General Skills Food & Drinks Why You Should Grow and Eat Shiitake Mushrooms

Why You Should Grow and Eat Shiitake Mushrooms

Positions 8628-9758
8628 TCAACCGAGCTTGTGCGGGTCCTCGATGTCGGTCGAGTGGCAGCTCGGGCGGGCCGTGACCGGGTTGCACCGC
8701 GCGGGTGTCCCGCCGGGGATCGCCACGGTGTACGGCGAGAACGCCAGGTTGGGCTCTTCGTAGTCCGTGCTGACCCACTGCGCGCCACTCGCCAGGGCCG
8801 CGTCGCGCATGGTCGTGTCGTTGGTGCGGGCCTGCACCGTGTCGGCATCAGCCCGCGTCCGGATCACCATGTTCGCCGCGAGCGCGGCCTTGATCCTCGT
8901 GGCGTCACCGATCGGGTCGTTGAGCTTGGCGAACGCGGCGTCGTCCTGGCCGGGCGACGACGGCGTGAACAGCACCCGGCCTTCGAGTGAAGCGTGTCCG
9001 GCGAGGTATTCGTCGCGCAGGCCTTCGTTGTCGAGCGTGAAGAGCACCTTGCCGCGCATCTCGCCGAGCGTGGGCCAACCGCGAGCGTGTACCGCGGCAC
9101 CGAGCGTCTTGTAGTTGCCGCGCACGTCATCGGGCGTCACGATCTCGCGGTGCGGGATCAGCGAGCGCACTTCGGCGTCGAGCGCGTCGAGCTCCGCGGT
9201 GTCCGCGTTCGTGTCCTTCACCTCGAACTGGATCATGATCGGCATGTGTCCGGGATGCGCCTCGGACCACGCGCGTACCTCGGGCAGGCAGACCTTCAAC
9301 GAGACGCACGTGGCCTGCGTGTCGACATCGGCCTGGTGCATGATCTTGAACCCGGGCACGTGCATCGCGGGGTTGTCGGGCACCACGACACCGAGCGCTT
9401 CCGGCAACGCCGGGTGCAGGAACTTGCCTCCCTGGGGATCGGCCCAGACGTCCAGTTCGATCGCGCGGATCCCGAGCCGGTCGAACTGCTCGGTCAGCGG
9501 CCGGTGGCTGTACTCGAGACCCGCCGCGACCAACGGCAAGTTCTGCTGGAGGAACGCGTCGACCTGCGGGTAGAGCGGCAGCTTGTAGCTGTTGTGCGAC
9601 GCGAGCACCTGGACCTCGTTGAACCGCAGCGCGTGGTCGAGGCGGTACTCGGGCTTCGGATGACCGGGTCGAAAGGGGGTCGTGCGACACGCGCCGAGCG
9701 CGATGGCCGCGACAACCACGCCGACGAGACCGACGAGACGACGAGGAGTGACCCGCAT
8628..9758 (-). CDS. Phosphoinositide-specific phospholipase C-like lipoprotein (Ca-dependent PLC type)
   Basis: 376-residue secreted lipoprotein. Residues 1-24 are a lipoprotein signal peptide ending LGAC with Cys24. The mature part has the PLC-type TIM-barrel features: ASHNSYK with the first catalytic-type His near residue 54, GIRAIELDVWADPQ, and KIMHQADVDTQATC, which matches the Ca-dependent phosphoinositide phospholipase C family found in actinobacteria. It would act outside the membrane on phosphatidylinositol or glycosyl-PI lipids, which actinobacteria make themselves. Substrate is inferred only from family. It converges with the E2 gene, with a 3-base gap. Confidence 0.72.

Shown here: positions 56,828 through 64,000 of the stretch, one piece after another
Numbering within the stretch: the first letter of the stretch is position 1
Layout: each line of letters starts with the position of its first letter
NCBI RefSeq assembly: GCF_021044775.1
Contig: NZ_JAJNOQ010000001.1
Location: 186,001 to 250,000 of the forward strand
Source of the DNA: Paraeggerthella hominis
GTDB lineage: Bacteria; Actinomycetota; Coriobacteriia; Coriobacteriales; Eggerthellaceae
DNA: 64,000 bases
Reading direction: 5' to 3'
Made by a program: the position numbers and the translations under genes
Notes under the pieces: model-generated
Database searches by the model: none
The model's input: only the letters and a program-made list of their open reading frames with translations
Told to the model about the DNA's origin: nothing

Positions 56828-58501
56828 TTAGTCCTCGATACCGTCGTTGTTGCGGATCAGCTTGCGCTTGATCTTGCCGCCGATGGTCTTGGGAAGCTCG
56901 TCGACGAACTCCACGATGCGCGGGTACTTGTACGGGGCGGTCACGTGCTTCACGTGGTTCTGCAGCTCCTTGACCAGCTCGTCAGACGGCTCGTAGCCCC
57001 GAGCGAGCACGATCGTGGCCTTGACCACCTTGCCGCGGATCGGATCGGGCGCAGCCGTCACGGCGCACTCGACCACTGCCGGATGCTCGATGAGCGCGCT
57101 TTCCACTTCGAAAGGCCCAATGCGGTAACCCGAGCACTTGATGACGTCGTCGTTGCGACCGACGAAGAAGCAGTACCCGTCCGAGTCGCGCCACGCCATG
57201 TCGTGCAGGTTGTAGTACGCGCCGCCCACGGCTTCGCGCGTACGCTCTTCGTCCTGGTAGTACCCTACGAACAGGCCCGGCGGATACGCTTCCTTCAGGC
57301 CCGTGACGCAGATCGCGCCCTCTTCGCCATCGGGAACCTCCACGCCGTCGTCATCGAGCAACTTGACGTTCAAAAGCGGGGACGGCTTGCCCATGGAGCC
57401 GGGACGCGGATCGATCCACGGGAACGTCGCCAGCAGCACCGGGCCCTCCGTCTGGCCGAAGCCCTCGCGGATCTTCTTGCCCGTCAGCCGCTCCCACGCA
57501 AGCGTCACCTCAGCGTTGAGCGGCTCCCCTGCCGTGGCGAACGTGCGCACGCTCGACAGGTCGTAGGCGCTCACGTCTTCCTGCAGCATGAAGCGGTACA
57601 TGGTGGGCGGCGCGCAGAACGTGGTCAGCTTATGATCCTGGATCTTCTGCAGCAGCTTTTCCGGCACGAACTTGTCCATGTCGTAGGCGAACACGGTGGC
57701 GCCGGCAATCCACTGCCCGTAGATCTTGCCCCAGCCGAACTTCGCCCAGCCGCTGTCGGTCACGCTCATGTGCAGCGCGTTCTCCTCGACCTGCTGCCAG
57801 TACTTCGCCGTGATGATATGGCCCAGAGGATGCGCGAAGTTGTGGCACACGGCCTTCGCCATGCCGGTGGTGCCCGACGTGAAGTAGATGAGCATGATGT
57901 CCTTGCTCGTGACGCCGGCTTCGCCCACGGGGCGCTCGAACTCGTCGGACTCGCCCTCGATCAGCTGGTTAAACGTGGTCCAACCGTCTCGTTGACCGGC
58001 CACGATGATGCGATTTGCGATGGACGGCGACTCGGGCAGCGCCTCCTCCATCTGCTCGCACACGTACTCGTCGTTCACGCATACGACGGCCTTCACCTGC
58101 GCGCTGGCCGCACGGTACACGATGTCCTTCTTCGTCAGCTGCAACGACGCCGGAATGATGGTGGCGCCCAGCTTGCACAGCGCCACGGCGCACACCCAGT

Shiitake mushrooms have to be one of the most popular mushrooms worldwide. They are not only rich and scrumptious, but they also have a ton of health benefits. It has a massive nutritional profile, where it offers vitamin B, minerals and fibers while also being low in the calorie department. It is the ultimate diet food. They have been used historically for a myriad of medical purposes and is now extracted for its medicinal value. Shiitake mushrooms, a classic Although it is native to East Asia, with about 83% of the mushrooms growing in Japan, they are also cultivated and produced in the US, Canada, China, and Singapore. The secret is the type of Shiitake logs you use and the conditions under which you can grow them. Why should I grow them? If you have decided to grow Shiitake mushrooms, the good news is that Shiitake logs can come for very cheap. There are companies that deliver logs from all over the world as well as locally. The best part is, the investment is affordable, and the profits made from them can be anywhere starting from $500 USD to $2000 USD. So even if you decide not to eat them, you can still make massive gains from them. How to grow them 1. Initial preparation The logs you will need to use need to be 3 to 6 inches in diameter, and around 3.5 feet long. The log type is also specific: they need to be from deciduous hardwoods. Maple, oak, beech, and ironwood have all produced flawless fruiting, so try acquiring these. Avoid softwood trees because they may act as a natural fungicide. The ideal time to search for the log is in the wintertime, where you can find anything from live culture akin to seeds, and even sawdust log if you have experience. You can use dowels as well if you are pressed for time. 2. Inoculation Use a drill to create holes within which you will place the logs. To create the perfect holes and distance from each other, drill holes an inch deep every 6 inches down the length of the trunk. Turn the log a bit and then repeat the process until you have a log full of evenly spaced holes. For dowels, simply hammer them into the tree, and for sawdust l, you will need an inoculating tool. In both cases, you will need to seal the hole with natural sealing wax after inoculation. Final Harvest Keep the logs in a shady humid area with a lot of exposed surface area to let the rain cover as much as possible. If it does not rain for a long time, water the logs yourself. Once spring arrives fruit the logs by submerging them in cold clean water for about 24 hours. After that, move the logs to a shady area and lean them against a solid surface with a tarp underneath. Cover with a fruiting blanket and see mushrooms grow within five to seven days! Now, you can re-fruit them every eight weeks until winter arrives, since it does into dormancy at that time. View more:

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